Experimental spinal injuries with vertical impact

Spine (Phila Pa 1976). 1986 Nov;11(9):855-60. doi: 10.1097/00007632-198611000-00001.

Abstract

Fifteen fresh, intact, human male cadavers suspended head down were dropped vertically from a height of 0.9-1.5 meters. In eight specimens the heads were restrained to simulate muscle forces. The head-neck complex was oriented for maximal axial loading of the cervical and upper thoracic spine. In several cadavers, load cells were placed in cervical bodies. Head impact forces of 3,000-7,000 N in the unrestrained, and 9,800-14,600 N in the restrained, cadavers were recorded. There were more cervical and upper thoracic fractures in the restrained cadavers than in the nonrestrained subjects. The biomechanic and pathologic findings, including results of cryomicrotomography and computed tomography (CT), are discussed.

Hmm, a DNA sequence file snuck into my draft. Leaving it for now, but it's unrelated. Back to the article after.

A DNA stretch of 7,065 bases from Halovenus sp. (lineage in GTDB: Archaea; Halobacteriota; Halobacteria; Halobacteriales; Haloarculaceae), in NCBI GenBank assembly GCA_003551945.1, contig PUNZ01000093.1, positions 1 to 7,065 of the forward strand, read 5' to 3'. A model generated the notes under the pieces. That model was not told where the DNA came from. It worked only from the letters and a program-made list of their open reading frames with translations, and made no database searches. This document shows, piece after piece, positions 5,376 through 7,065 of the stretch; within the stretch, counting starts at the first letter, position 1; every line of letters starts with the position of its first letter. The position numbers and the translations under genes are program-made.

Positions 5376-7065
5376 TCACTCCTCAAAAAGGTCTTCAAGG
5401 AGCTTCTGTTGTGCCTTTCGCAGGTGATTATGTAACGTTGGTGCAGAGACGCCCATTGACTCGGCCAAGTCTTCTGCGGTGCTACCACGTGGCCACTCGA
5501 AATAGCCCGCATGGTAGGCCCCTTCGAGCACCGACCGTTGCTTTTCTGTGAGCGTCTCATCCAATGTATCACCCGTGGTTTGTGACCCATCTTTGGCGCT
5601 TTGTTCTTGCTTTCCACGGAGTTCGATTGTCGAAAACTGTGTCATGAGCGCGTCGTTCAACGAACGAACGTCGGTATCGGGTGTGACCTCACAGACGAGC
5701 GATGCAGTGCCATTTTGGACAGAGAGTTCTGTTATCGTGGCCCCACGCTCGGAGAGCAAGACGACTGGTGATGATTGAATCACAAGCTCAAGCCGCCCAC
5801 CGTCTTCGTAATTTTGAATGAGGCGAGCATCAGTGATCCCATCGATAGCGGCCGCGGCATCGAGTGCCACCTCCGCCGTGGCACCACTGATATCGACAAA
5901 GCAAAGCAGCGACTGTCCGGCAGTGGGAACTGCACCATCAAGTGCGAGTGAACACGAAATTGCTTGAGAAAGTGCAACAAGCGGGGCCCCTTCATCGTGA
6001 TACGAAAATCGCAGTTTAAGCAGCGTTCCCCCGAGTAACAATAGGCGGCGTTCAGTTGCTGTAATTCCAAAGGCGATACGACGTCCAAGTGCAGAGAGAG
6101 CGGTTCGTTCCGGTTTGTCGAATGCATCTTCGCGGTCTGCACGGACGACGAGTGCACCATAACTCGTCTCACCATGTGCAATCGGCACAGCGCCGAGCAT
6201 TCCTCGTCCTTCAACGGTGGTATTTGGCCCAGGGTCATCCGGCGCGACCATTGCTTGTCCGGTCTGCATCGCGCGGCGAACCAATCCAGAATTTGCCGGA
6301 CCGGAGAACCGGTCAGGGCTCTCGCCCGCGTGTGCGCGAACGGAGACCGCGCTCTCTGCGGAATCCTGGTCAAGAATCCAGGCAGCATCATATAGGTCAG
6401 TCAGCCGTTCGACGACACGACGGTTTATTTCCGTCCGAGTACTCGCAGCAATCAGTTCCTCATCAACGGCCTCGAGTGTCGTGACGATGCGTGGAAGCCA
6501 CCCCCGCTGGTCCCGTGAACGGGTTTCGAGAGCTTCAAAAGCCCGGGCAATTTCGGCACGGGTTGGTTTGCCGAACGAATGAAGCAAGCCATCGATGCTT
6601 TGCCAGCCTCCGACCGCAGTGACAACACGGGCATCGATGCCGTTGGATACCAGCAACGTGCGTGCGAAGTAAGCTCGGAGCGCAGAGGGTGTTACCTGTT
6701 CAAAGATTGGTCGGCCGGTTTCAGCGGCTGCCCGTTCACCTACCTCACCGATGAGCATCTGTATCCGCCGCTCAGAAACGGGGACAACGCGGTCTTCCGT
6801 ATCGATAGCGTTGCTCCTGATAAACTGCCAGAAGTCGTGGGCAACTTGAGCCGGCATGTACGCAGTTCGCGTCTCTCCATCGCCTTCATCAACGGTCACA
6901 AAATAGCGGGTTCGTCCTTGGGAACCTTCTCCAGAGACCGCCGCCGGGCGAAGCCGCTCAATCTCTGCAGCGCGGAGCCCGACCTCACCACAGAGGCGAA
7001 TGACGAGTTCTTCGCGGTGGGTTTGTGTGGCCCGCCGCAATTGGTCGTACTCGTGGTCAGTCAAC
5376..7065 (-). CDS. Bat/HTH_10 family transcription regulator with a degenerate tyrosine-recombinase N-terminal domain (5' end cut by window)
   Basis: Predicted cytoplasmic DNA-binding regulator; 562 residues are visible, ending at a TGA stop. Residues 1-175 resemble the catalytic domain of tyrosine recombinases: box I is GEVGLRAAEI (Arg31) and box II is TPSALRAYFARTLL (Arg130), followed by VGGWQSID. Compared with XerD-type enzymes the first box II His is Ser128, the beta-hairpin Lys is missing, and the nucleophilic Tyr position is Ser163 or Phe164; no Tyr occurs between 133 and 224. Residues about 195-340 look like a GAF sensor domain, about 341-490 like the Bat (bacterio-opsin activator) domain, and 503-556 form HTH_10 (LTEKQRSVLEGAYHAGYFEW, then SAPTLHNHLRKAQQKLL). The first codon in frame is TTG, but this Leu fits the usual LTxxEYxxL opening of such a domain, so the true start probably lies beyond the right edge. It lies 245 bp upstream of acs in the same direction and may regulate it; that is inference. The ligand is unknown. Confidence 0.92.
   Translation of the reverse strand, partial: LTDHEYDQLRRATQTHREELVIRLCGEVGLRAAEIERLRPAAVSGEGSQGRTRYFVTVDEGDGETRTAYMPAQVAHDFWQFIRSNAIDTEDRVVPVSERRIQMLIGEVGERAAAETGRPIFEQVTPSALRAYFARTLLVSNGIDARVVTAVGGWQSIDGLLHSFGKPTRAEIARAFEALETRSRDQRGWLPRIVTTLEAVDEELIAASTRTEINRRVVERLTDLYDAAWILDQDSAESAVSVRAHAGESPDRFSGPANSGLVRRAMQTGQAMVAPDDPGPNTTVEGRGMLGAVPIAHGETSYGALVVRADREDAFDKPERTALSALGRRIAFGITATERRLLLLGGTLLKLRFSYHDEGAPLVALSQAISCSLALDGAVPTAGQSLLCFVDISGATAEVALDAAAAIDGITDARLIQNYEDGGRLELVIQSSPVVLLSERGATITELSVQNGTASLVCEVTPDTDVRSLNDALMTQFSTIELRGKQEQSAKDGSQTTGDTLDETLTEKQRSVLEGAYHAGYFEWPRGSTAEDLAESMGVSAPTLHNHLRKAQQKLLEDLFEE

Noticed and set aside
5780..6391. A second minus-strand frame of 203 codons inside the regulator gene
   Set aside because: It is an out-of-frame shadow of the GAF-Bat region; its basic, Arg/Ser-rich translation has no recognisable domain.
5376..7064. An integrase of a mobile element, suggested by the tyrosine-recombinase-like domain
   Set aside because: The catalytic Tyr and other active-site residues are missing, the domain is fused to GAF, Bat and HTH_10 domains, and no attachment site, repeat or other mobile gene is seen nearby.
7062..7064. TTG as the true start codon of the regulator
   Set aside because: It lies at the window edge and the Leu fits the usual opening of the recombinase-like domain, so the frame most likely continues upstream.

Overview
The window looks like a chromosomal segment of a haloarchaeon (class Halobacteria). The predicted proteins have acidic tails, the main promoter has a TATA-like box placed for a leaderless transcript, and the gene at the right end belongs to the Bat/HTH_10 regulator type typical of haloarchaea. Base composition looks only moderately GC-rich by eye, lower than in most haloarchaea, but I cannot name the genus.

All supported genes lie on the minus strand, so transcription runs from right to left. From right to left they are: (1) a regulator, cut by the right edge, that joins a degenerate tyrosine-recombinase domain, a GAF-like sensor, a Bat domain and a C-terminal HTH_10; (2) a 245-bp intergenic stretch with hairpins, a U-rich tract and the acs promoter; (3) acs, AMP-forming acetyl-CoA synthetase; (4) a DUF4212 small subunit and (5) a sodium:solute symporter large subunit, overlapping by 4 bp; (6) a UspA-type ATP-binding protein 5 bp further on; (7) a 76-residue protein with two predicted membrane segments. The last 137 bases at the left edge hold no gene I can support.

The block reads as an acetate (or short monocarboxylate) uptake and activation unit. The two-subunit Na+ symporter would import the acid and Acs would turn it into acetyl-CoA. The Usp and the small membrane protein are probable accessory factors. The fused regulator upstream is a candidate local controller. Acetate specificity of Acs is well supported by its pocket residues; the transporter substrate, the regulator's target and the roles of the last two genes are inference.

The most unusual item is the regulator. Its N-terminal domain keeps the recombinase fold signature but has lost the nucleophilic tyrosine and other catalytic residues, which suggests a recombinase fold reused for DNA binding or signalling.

Publication types

  • Research Support, U.S. Gov't, Non-P.H.S.
  • Research Support, U.S. Gov't, P.H.S.

MeSH terms

  • Aged
  • Aged, 80 and over
  • Biomechanical Phenomena
  • Cadaver
  • Cervical Vertebrae / diagnostic imaging
  • Cervical Vertebrae / injuries*
  • Cervical Vertebrae / physiopathology
  • Craniocerebral Trauma / physiopathology
  • Fractures, Bone / diagnostic imaging
  • Fractures, Bone / pathology
  • Fractures, Bone / physiopathology
  • Humans
  • Male
  • Middle Aged
  • Skull Fractures / diagnostic imaging
  • Skull Fractures / pathology
  • Skull Fractures / physiopathology
  • Thoracic Vertebrae / diagnostic imaging
  • Thoracic Vertebrae / injuries*
  • Thoracic Vertebrae / physiopathology
  • Tomography, X-Ray Computed